Last September, SEGA announced the launch of its Racing Studio in Solihull's Blythe Valley Business Park, with the creation of 60 jobs.
At the time Gary Dunn, development director for SEGA Europe, said: "We chose to locate the SEGA Racing Studio in the West Midlands because of the thriving computer games industry already based here.
"The central location also means that we very well placed to reach a wide pool of specialist staff who are a vital resource for the development of our games."
The region is also host to international offices for Datel Design and Development, Ascaron and Majesco.
With skilled and experienced workforce available, there is no doubt that the West Midland games industry has grown up.
Now it plans to flex its muscle in the new sector of "serious games".
Working with local universities, many of the region's established firms have ambitions to dominate this emerging market, which uses games technology to help individuals learn.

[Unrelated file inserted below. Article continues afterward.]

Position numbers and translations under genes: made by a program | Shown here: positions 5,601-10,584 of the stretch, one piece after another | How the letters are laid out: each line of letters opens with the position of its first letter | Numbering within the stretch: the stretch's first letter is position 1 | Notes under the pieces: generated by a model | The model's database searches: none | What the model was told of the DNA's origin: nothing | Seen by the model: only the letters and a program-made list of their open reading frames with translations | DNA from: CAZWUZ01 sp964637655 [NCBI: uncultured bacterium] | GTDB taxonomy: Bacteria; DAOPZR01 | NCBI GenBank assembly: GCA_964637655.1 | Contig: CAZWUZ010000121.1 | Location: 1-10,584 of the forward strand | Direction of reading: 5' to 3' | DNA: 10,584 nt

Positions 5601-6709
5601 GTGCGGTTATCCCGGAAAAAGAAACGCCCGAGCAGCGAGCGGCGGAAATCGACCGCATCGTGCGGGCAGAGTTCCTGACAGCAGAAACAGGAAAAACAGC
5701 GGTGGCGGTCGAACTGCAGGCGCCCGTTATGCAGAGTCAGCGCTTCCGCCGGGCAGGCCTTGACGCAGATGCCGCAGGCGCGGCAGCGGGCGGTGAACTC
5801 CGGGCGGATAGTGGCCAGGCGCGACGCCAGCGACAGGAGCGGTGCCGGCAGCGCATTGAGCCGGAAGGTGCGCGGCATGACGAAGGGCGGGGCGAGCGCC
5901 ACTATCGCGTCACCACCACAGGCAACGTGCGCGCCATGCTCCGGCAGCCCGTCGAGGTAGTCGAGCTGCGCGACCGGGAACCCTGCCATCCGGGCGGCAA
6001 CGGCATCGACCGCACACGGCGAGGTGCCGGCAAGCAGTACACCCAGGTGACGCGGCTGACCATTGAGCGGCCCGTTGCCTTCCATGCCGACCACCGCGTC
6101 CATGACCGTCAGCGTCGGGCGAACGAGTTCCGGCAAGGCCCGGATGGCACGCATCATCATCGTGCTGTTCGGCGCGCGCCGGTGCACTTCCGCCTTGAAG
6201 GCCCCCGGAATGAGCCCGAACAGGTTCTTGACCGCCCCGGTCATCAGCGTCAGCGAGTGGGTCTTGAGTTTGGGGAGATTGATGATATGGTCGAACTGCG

It may never be as big as the entertainment sector – which current outstrips the CD market in sales – but e-learning is currently valued at $10 billion globally. The Department for Trade and Industry also acknowledges Serious Games is the new ‘hot topic’ among mainstream games producers.
Currently the US is leading the way with software focused on health, education, military, business training, simulation and virtual environments.
But there as also local companies, such as Leamington Spa-based Blitz and Coventry's Pixelearning, that are spearheading research and development in the area.
It is for this reason the Serious Games Institute is officially launched at Coventry University this week.
The first of its kind in the UK, the £7 million centre will provide incubator office space for games developers, a laboratory for games testing, training courses and a knowledge centre to access expertise. Combining fun with education – that is how one game of the future will played and it is something Midland firms have the skills to exploit.